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  What’s important?
“Here is the news” (again): the alien as welcomed

gary e. davis
August 22, 2021
 
 
Journalism in principle writes to promote what’s presumably important (in auspices of reporting or analysis). Or journalism reviews what postures itself as worth extended attention.

But analysis of importance as such belongs to academic leisure, which doesn’t sell (though you can pay $30 for an article on the matter from a journal that is read largely by its specialist guild—or find a university library with online access).

The Point is, generally, to promote focus on—to spotlight—what matters beyond casual interest.

Matters to whom? Very often, journalism provides free public relations for self-interested parties (e.g, politicians, publishers, products, entertainers) seeking consumers. Modern politics often regards the voter as a consumer—a marketing target—because validity is turned into a polling trend. You can vote for whatever reason you choose—or for no reason at all (or “Why vote?”).

A complex society expresses a vast range of interest and capability, making educational commitments easily seem Sisyphean in a market society, partly because there’s always some new generation displacing aging experience which is easily regarded “newly” as alien (outdated) because validity belongs to what makes easy sense for one’s generational cohort.

In the market, the boundary between, say, the New York Times and Vanity Fair can fade in the interest of building audience and catering to subscriber taste (or click-bait prospects).

The market most loves those with discretionary cash: youth, established wealth, neither of which care much beyond themselves.

That’s not news! It’s part of the landscape with social media duplicity, induced virality, and the like. The business of journalism is its own kind of marketing. Politics becomes just doing the business (which might be the perverted truthiness of nihilist Trumpism).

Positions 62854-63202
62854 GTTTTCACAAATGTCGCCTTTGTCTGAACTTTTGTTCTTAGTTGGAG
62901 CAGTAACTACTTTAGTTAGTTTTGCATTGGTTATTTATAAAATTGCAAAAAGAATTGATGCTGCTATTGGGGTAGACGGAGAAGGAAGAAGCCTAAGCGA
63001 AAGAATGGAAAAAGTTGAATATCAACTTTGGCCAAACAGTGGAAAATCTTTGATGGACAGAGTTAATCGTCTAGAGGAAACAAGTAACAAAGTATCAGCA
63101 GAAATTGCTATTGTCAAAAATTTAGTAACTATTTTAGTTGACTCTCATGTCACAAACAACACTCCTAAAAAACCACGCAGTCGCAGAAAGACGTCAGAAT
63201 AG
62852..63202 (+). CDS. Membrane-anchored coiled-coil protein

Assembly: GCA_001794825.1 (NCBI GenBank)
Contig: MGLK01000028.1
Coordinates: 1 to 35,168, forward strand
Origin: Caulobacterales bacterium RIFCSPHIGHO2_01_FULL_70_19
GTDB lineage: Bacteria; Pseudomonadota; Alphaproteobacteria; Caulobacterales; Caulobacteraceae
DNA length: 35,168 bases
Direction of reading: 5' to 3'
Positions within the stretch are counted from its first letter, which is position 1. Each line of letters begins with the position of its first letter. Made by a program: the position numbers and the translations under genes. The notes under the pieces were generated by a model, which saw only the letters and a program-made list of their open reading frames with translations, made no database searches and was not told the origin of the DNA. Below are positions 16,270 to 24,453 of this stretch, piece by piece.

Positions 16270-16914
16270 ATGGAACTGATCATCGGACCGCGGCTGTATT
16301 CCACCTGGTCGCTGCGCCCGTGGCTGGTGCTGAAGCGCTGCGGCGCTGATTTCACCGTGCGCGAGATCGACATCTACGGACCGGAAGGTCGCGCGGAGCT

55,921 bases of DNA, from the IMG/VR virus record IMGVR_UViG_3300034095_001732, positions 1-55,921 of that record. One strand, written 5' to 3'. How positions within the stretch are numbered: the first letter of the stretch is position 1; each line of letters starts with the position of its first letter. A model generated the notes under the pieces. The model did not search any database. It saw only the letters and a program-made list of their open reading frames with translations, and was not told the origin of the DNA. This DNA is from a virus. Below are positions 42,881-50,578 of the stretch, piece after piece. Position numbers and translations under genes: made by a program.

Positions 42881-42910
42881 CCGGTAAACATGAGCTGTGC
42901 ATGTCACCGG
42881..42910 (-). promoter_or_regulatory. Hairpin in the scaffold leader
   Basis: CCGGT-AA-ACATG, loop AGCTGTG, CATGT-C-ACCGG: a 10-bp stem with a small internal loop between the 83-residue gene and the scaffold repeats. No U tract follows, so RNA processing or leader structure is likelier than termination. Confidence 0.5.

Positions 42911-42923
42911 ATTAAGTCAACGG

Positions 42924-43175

Erving Goffman’s “impression management” psychology of the 1950s (forgotten) became Jean Baudrillard’s “simulacrum” of the 1970s (forgotten) which is now “virtual reality” turned into natural attitude.

Poof! “Nothing really matters.”

Shall we engage in a phenomenology of life and world where “is” becomes “as”?: Our planet as not caring whether or not humanity disappears (but not really: That’s just figurative expression).

In the pandemic, health care professionals risk their lives to save the life of an obese neighbor who never much cared about their own health—which is dramatic news! (“when we come back” from the commercial)—while deaths from voluntary carelessness (cars, guns) are not “really” news.

How about an excursion into virtue?

When everything is uncanny, one is easily numb to what’s less than spectacle.

No wonder, then, that some sensibilities withdraw into art or arcane research,
not caring whether or not they’re seen or read.

They go their own way because being there (in heights of some kind) is better than available valleys. They may be never known, except to a few, who are rare—but not as elitism. It’s just how life happened.

I share this with you. “I share this with you,” while I understand (I believe) why some sensibilities seem to address the ether, personified as future audience: their sometime presence while they’re alive as a hermeneutic of too-vulnerable feeling: “literature” as holistic (holism implied in sensitive focality of) writing—being as flourishing life, conceptual appeal as creative intimacy, humanity as evolving mind, futuring as reason to conceive.

 

 

 
  Be fair. © 2021, gary e. davis